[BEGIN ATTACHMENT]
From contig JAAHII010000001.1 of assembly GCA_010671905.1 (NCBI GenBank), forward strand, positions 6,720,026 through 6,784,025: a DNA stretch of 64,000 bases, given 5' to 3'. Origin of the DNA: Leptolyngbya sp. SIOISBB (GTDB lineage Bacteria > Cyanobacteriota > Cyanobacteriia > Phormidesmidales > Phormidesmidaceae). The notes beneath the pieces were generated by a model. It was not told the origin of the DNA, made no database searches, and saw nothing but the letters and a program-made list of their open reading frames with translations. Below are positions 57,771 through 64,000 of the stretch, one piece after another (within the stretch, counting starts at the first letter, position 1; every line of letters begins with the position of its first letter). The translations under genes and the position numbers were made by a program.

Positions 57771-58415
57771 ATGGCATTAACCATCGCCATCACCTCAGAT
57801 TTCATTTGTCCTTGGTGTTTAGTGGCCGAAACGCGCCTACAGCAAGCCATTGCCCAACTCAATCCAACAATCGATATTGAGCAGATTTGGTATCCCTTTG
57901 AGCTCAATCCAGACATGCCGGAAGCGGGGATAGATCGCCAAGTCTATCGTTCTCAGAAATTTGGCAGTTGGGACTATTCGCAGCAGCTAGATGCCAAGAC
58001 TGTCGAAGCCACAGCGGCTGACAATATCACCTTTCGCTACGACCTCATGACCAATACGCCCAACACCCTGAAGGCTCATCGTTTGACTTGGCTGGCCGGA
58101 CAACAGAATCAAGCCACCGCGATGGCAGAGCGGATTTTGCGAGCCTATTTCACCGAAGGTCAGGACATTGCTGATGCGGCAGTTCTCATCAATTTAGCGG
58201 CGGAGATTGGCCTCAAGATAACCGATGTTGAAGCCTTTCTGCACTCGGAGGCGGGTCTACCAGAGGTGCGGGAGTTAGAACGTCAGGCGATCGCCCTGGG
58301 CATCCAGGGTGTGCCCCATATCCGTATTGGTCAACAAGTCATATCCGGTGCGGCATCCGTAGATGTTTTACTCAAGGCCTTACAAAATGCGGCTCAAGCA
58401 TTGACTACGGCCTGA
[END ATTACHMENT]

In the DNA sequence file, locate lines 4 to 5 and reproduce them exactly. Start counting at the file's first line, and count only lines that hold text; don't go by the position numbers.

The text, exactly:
57801 TTCATTTGTCCTTGGTGTTTAGTGGCCGAAACGCGCCTACAGCAAGCCATTGCCCAACTCAATCCAACAATCGATATTGAGCAGATTTGGTATCCCTTTG
57901 AGCTCAATCCAGACATGCCGGAAGCGGGGATAGATCGCCAAGTCTATCGTTCTCAGAAATTTGGCAGTTGGGACTATTCGCAGCAGCTAGATGCCAAGAC